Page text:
Canada’s Environmental Racism (Podcast & Video)
Imagine that the community you call home is surrounded by chemical plants and oil refineries. Your friends and family breath polluted air and their heath problems like Asama and Cancer are all to common.
You wake up to the sound of sirens from a near by chemical plant warning of a fire and you receive a text message about a toxic spill down the street.
The people that live closest to this ecological nightmare are the people of Aamjiwnaang First Nation. How close? Literally there back yards.
For the last fifty years their land has become completely surrounded by Canada’s largest concentration of petrochemical manufacturing companies.
Forty percent of Canada’s petrochemical industry is packed into a 15-square-mile area in Sarnia, Ontario, called the Chemical Valley. More than 60 chemical plants and oil refineries operate there 24/7.
So what is environmental racism anyways? If you are a minority in North America you are more likely to breath polluted air, same goes if you are white and poor.
Aamjiwnaang First Nation is located along the shore of the Saint Clair River between the town of Bluewater and Sarnia, Ontario bordering the United States.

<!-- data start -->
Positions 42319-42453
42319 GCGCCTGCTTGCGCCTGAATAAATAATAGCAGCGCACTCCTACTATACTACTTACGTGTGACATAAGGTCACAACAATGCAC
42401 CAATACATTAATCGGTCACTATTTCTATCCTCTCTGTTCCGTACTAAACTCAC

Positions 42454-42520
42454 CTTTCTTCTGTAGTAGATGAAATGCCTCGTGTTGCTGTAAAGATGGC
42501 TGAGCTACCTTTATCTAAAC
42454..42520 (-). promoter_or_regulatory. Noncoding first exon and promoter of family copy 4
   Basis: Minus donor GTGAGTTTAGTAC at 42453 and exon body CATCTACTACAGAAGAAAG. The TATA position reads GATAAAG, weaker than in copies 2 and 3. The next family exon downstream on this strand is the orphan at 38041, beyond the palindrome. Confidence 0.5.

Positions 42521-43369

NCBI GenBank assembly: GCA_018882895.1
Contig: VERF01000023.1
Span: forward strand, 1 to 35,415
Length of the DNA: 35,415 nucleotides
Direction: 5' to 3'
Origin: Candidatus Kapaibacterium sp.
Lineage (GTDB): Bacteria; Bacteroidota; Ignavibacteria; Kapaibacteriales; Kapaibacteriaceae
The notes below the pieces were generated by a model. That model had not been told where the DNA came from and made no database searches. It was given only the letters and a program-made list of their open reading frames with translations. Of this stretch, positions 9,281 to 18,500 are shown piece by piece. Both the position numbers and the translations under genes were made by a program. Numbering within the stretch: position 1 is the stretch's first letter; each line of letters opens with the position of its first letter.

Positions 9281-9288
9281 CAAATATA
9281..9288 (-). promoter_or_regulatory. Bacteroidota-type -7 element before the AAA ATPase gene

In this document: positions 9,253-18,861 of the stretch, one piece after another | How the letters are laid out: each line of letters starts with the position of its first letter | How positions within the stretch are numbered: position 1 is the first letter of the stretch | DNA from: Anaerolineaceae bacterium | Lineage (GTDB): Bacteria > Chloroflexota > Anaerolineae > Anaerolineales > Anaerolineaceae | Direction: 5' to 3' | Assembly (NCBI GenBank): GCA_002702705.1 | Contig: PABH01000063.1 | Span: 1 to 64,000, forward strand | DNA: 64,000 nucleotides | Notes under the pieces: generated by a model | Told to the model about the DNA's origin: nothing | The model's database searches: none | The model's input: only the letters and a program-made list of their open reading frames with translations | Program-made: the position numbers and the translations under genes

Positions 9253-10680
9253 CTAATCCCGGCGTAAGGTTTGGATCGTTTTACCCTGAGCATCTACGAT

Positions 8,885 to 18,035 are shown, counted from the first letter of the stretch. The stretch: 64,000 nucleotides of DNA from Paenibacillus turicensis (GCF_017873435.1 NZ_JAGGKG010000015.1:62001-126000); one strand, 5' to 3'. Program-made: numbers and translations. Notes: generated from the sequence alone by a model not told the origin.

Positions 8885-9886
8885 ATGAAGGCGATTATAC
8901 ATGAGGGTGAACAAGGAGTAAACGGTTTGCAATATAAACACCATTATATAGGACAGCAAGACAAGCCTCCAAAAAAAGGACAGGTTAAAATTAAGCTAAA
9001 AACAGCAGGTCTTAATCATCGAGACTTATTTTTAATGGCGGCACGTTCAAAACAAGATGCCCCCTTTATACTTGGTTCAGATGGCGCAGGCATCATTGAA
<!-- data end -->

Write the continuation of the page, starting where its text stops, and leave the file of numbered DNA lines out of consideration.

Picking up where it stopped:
There you will find skyrocketing Asama, Cancer, extremely low life expectancy and many disproportionate health problems.
In 2005 Matt Crenson of the Associated Press wrote an article called “Natives see son shortage in Chemical Valley” which told the story of how three girls are being born in the community for every male child.
A number that is skewed dramatically.
In the article Crenson says that “…certain pollutants, including many found on the Aamjiwnaang reserve, could interfere with the sex ratio of newborns in a population.
Heavy metals have been shown to affect sex ratio by causing the miscarriage of male fetuses. Other pollutants known as endocrine disrupters — including dioxin and PCBs — can wreak all sorts of havoc by interfering with the hormones that determine whether a couple will have a boy or a girl”.
Unfortunately Environment Canada has done little to no investigative work and other than a few fringe news stories on Vice news and scholarly papers this story remains in the periphery even though it’s right next door.
Many of the residence of the community have equated this to environmental racism.
It’s great to help people overseas and around the world with social and environmental issues but we needn’t look far to find conditions in our own back yard that revel many third world countries and we need to change that .
We are killing the land and the stewards who have watched over it since time immemorial. Let’s change that and look to more responsible methods of “progress” keeping in harmony with nature and her first peoples.
I’ve been fortunate to meet a great many people through my activism over the last 10 years or so but none compare to the concerned citizens of Aamjiwnaang First Nation.
I recent interviewed Lindsay Gray from Aamjiwnaang First Nation about what life is like growing up among the toxic environment.
Check out my podcast link below on this story: